Saying no has its implications but so does saying yes. Every time we say yes to something we say no to something else. When we over commit we deprive ourselves of the rest, relaxation, and sleep we need. Our performance and productivity in the things we say yes to suffer. The more selective we are with our consents the more often and effectively we can be there for those we truly want to help out.
There are times when we have no other option but to say yes. Whenever our compliance or agreement involves living up to our personal responsibilities we never have the option of declining. Likewise, those who are part of a team have the responsibility of participating and pulling their weight, though they do not have to take on more than their fair share. There are also times when we should never say yes. We should never allow others to unload their problems on us, take advantage of us, or manipulate us.
Sometimes it seems like the easiest thing to do would be to avoid saying no altogether and saying yes more. But you will no longer feel uncomfortable turning requests down once you learn the right way to do it. Remind yourself that you will not be the first person to decline a request—other people say no on a regular basis with very positive outcomes. With practice you will discover how easily you can do it too.
Here are five tips that will help you say no respectfully and courteously.
1. Be assertive. Say no politely but with conviction. Articulate it directly, openly, and honestly.
2. Never start out by apologizing. Saying, “I’m sorry but…” or I’m sorry I wish I could” waters down your stance. It makes you sound weaker and sends the wrong message.
3. The simplest and most direct way to say no is just to say, “No I Can’t,” “No thank you,” or “I already have plans.” Explain but do not over-explain. Keep it simple.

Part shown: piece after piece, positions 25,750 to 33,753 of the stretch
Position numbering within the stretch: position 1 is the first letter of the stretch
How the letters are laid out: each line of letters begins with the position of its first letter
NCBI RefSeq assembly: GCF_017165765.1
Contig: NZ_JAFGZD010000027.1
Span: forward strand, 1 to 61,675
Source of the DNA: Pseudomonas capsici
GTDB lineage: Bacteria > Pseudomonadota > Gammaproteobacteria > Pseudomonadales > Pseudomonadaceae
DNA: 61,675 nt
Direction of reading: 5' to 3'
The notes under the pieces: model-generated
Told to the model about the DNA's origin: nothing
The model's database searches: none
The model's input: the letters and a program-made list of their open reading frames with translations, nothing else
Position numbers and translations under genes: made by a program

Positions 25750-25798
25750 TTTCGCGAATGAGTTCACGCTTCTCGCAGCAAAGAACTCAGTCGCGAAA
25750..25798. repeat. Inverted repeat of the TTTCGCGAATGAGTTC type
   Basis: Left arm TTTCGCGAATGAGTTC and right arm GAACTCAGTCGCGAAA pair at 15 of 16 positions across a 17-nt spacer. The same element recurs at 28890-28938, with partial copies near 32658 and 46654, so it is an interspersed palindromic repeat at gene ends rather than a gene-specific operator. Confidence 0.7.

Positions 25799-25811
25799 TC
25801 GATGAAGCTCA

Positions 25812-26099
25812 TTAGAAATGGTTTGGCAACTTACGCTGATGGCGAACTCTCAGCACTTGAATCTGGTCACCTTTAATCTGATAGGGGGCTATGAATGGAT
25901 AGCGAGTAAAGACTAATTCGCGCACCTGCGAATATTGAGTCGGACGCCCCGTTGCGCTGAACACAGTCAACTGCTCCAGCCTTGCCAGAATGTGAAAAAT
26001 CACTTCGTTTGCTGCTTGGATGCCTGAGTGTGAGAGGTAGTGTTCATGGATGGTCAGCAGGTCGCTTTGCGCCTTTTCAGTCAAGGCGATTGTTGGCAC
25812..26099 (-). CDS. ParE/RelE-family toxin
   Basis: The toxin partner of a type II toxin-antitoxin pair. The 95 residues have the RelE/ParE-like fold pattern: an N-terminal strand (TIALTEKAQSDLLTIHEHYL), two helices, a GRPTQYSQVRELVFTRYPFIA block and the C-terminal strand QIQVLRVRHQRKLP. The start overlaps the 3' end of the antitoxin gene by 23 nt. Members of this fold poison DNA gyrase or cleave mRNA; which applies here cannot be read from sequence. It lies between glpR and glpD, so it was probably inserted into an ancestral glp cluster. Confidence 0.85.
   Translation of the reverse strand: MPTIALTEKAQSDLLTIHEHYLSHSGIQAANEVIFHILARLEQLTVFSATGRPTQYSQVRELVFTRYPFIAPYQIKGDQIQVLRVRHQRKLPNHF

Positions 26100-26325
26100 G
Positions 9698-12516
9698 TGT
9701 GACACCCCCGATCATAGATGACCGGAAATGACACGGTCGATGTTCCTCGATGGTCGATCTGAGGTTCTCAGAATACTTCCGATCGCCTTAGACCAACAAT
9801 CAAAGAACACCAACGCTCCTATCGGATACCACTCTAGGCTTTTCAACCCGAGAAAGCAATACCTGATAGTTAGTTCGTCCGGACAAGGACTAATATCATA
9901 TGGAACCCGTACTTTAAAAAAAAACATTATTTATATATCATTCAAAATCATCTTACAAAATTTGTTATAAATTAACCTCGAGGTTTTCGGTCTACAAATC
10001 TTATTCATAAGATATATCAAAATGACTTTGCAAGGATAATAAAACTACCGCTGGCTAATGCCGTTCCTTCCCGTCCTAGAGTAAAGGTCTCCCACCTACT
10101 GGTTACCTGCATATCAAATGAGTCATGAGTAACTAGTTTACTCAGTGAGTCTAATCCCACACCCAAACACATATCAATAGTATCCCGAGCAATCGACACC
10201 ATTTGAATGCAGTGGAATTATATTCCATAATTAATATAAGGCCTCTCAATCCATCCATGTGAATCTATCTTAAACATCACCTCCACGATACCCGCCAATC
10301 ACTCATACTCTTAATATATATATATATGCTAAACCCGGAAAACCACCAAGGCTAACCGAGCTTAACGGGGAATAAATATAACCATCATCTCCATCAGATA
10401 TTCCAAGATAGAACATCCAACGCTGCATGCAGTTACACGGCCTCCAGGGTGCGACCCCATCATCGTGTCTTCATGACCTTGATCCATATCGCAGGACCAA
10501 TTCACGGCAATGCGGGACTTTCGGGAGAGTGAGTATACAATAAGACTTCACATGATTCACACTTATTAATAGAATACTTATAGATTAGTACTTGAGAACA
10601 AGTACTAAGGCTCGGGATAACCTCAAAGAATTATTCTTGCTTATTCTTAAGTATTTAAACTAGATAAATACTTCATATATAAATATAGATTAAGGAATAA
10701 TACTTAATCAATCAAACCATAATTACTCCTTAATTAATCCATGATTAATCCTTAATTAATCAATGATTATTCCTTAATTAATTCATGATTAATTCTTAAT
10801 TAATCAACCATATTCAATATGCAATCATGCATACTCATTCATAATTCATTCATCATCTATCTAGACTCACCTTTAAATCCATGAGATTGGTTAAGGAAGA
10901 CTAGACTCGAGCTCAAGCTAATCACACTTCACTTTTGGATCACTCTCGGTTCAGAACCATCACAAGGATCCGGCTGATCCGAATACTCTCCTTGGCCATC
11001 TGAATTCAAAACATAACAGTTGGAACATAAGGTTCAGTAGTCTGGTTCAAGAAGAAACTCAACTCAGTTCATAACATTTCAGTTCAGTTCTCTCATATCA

4. To restrain your tendency of first saying yes then regretting it, never promise anything on the spot. Just say, “I’ll think about it and get back to you” or I’ll check my schedule and get back to you.” If someone needs an immediate answer it should always be “no.”
5. If you would like to keep your options open but are genuinely too busy to make a decision, you can say, “That sounds like an interesting opportunity but I don’t have the time to consider it at the moment. Perhaps you could get back with me.” This makes the other person feel valuable, whether you ultimately respond yes or no.
Others have the right to ask us for whatever they want—money, a favor, our time. People can and will extend social invitations. Just as it is others’ rights to ask, it is our right and prerogative whether to say yes or no. That is a choice each of us is entitled to make.
Randi Fine is the author of the groundbreaking book Close Encounters of the Worst Kind: The Narcissistic Abuse Survivor’s Guide to Healing, the most comprehensive, most well researched, and most up-to-date book on this subject. In addition to helping survivors recognize their abuse and heal from it, this book teaches mental health professionals how to recognize and properly treat the associated abuse syndrome. She is also the author of Cliffedge Road: A Memoir, the first and only book to characterize the life-long progression of complications caused by narcissistic child abuse.